■ Powerchip ups Macronix stake
Powerchip Semiconductor Corp (力晶半導體), Taiwan's biggest memory-chip maker, raised its stake in Macronix International Co (旺宏電子) to 2.79 percent to become the company's biggest institutional investor.
The chipmaker bought a 1.4 percent stake in Macronix for NT$377 million (US$11.5 million) last month, Powerchip said yesterday in a statement to the Taiwan Stock Exchange.
The move came after Powerchip said in June that it bought a wafer plant from Macronix for NT$5.3 billion and the companies would cooperate in advanced technology, including production of flash memory chips. The factory is located in Hsinchu, where Powerchip and Macronix are based.
The company bought 42.05 million Macronix shares at an average price of NT$8.96 each between July 4 and July 31 for investment purposes, the statement said, without providing details.
■ FSC mulls bank relaxation
Banks affiliated with financial groups may soon be able to acquire rivals or other financial holding companies alone, instead of through parent financial holding firms as current practice requires, the Financial Supervisory Commission said yesterday.
The commission is mulling whether to relax the investment restrictions.
The move may facilitate consolidation of the nation's crowded banking sector.
The planned relaxation aims to equalize the status of banks under the umbrella of financial holding firms to that of stand-alone banks as well as securities houses and insurance company affiliates, commission spokesperson Susan Chang (張秀蓮) said.
Currently, financial groups' bank affiliates are not allowed to invest in other financial institutions while their standalone rivals are free to do so.
The relaxation may enable large bank affiliates of financial groups to acquire smaller-scale financial holding firms. Chang did not deny the possibility, saying only that all investment plans were subject to regulator's review and approval.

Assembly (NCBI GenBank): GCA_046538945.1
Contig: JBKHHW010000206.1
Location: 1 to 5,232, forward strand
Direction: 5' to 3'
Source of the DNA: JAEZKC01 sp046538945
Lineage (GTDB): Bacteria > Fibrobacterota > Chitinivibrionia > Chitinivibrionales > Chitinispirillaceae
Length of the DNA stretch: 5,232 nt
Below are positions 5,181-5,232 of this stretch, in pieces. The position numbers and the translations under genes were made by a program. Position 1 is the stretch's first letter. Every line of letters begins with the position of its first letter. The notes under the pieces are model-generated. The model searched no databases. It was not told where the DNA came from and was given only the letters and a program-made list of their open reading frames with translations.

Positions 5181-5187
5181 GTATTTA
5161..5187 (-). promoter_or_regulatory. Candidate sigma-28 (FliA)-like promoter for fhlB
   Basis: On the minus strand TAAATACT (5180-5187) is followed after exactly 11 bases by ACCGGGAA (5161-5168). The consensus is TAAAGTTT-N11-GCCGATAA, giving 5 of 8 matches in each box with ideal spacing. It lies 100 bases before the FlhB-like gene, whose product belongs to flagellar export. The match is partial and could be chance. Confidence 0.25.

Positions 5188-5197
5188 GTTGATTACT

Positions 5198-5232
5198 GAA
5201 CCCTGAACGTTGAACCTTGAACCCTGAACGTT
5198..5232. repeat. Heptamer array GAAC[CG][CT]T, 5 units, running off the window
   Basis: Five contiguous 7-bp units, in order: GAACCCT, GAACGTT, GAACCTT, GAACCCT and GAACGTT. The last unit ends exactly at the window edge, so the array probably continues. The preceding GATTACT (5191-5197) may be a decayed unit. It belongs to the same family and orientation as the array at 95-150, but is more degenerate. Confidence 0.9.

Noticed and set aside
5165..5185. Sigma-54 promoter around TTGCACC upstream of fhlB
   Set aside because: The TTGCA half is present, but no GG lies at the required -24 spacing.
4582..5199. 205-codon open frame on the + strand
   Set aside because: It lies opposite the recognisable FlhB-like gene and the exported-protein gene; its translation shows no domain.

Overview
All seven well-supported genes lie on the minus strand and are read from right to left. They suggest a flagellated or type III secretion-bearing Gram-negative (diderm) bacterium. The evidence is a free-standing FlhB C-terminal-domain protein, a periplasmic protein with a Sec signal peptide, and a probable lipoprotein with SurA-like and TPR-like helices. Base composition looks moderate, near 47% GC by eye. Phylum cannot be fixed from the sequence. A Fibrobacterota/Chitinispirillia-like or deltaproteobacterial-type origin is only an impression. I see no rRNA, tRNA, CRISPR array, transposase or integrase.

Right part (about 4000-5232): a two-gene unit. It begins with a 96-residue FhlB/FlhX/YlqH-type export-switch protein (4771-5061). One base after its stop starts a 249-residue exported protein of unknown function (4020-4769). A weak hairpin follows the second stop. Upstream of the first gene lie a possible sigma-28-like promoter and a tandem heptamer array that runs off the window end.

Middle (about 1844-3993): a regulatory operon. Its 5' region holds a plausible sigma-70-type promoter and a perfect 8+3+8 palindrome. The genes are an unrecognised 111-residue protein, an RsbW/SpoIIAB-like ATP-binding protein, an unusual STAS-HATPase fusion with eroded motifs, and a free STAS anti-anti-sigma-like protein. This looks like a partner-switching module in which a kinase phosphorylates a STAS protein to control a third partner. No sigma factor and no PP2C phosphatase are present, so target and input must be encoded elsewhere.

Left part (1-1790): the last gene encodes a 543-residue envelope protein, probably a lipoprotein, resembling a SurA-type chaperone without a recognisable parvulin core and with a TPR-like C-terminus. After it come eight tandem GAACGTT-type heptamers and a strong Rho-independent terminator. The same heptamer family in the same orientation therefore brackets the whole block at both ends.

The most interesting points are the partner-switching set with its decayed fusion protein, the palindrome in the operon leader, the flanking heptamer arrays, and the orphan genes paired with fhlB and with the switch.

■ Bonds rise again
Taiwan's 10-year bonds rose for a second day on speculation a decline in local stocks lured investors to government debt.
"As the economy slows, the mood is for investors to be bullish on bonds," said Liao Yu-ping, a fixed-income trader at Grand Cathay Securities Corp (大華證券) in Taipei, a unit of Taiwan's eighth-largest financial firm. "Money flowed from the market into bonds."
The yield on the benchmark 1.75 percent bond due in March 2016 fell 2.4 basis points, or 0.024 percentage points, to 2.075 percent as of 5pm in Taipei, according to Gretai Securities Market, Taiwan's biggest exchange for bonds. The price rose 0.2071, or NT$207.1 per NT$100,000 face amount, to 97.1747.
■ CEPD helps yacht builders
The Council for Economic Planning and Development (CEPD) decided on Monday to earmark NT$450 million (US$13.74 million) to improve facilities at two docks in Kaohsiung Harbor to help Taiwan's yacht-building industry enhance its competitiveness in the world market.
Taiwan now ranks the fifth in the world in terms of yacht-building -- after Italy, the US, the Netherlands and the UK.
According to the council, Taiwan's yacht-building industry had its heyday in 1985 when it captured 94.1 percent of the market in the US. After that, the number of yachts built each year had dropped from 700 to 228 by 1994.
■ NT loses on greenback
The New Taiwan dollar weakened against the US dollar on the Taipei Foreign Exchange yesterday, declining NT$0.062 to close at NT$32.818.